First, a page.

If could pigeonhole what a Mountain Goat fan looked like, he or she would be Caucasian, literate, and more than likely has a Vitamin-D deficiency. They’re also quite pushy, because after the Baptist Generals ended, many flocked to be close to the stage to be near John & Peter. I was also surprised by how many couples were sloppily making out at this show, given the band’s grim lyrics.


At about 9:30, the two men came out in suits, although only Hughes chose to wear a tie. Of the many songs in their discography, they chose to open the tour with “Pure Gold,” the first track off the 18-year-old Songs About Fire 7-inch. This was followed up with “The Diaz Brothers,” one of the hits off their most recent album. After just two songs, they made it known that on this night, everything in their canon was on the table.

Darnielle, perhaps recalling the joke made by Flemmon, bet the ASL interpreter that this would be the only time she’d have to sign the phrase “Alpha Rats Nest.” This was followed by another rarity, “Song For Mark And Joel” off one of their earliest EPs, Beautiful Rat Sunset, and “1 Samuel 15:23,” which Darnielle remarked was one of his favorite songs. The duo then played “Alpha Chum Gatherer,” a lost outtake from Tallahassee, for the very first time in their history. I can imagine being privy to the debut performance of an extremely rare b-side would be like winning the jackpot for a Mountain Goats superfan.


The 100-minute performance was consistently exemplary, as Darnielle continued to banter with the crowd, providing insights about many of the more obscure songs while also indulging the audience with familiar tunes like personal favorite “Jenny,” a calming version of “Tallahassee” featuring Darnielle on piano, and “Dance Music,” which ironically led to some of the worst dancing I’ve seen at a show. I found most fans to be incredibly polite (when not pushing past you), and I witnessed several strangers exchange names, shake hands, and discuss bootlegs. Nevertheless, earnestness does not correlate with hips moving in rhythm. The set-closing “No Children” was the evening’s apex, bringing the bespectacled audiences to hysterics as we hollered, “I am drowning / There is no sign of land / You are coming down with me / Hand in unlovable hand.” Unsurprisingly, everyone quit making out for that one.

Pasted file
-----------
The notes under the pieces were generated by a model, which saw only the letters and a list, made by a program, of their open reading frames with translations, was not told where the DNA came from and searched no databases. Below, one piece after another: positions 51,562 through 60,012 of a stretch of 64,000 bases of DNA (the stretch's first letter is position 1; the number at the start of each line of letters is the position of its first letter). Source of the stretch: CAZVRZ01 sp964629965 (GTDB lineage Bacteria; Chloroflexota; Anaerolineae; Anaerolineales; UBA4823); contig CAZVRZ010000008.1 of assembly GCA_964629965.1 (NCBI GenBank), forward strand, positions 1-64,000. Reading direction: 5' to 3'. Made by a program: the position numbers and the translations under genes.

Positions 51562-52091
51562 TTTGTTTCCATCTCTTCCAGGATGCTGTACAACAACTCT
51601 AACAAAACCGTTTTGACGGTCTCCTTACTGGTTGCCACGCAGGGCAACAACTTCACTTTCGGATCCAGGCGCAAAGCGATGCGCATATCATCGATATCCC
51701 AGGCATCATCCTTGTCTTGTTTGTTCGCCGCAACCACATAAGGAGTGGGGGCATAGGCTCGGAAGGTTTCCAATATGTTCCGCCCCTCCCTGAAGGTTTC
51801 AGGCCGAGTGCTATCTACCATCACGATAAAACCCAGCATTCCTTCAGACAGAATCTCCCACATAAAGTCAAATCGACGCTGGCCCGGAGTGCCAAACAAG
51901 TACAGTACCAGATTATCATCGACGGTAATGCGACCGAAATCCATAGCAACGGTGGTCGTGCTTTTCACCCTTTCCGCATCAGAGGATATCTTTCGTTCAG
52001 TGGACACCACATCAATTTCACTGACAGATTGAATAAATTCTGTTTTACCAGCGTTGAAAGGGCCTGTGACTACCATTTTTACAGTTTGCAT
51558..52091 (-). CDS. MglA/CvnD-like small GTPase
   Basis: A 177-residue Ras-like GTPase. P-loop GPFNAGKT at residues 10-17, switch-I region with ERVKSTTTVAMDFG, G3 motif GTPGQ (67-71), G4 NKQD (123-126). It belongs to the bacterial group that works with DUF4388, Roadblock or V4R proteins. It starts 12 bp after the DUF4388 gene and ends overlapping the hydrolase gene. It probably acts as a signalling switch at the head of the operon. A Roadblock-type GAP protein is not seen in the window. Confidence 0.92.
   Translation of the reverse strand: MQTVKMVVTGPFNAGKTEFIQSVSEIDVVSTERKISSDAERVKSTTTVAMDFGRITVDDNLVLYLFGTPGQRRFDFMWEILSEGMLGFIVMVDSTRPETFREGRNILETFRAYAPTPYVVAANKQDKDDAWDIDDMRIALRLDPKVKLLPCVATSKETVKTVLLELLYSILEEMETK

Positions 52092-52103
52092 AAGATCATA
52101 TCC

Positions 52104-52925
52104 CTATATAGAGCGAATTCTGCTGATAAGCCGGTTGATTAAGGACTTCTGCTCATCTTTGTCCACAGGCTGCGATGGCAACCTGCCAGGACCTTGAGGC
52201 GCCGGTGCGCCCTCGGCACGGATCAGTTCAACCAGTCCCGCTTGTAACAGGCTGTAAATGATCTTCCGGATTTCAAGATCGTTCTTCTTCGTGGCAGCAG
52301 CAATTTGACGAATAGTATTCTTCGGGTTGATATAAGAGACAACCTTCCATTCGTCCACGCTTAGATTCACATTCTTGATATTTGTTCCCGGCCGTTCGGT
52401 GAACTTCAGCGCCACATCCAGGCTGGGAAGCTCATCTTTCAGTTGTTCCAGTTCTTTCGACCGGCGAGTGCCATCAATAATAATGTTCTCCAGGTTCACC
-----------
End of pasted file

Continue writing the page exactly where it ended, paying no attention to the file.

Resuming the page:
There were, however, a few miscues in an otherwise enjoyable evening. Darnielle had a few technical flubs here and there, most likely the result of playing songs that have been gathering dust. Some of the more challenging songs, such as the rousing “Sax Rohmer #1,” were omitted because of lyrics and the sparse restrictions placed on the duo. For the life of me, I still am not a fan of “Ezekiel 7 and the Permanent Efficacy of Grace,” believing it dragged on far too long. Regardless, any criticism of the band’s first night on tour is outweighed by their stories, allowing us to enjoy their off-the-cuff authenticity before they become refined patter for the Hoboken and South Burlington and West Columbia audiences.


When they came back on stage, Darnielle boldly told the audience they never write down their encores, a commendable feat that I feel more bands should adhere to. After a solid rendition of “Cheshire County,” John & Peter then told the longest story I’ve heard at a show in my life—and I’ve seen some great Billy Corgan rants. The two reminisced on a disastrous European tour that ended with the men playing before zero people in a 400-year-old German banquet hall. If you want to find out the meaning of the TUTTLINGEN WARRIORS TOUR, you’ll just have to find out for yourself because I dare not spoil the punchline.

The final song of the night was another fan favorite, “The Best Ever Death Metal Band in Denton,” a story about Cyrus, Jeff, and their dream of one day playing before sold-out crowds. When you end the evening with 1200 of your disciples quite literally hailing Satan, methinks John Darnielle was no longer feeling uptight.